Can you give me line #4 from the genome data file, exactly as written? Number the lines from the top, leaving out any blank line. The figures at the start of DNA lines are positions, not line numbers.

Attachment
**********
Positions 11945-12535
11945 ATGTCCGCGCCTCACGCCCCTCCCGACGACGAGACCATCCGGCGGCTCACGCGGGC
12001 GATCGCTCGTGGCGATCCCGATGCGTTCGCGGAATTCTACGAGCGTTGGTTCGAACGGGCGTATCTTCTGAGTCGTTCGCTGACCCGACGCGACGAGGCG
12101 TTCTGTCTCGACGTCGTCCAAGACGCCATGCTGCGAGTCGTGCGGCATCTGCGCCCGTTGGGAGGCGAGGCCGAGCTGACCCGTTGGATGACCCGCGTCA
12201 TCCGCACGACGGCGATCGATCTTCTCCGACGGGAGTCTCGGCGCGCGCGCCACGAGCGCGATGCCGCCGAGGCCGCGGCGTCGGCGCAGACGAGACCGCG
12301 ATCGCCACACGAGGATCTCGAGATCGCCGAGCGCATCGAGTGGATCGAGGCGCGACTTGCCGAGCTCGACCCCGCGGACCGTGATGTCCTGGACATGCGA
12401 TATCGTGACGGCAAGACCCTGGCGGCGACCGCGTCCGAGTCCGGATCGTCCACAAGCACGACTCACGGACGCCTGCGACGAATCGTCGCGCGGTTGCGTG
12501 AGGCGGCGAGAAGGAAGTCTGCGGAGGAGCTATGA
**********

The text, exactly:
12101 TTCTGTCTCGACGTCGTCCAAGACGCCATGCTGCGAGTCGTGCGGCATCTGCGCCCGTTGGGAGGCGAGGCCGAGCTGACCCGTTGGATGACCCGCGTCA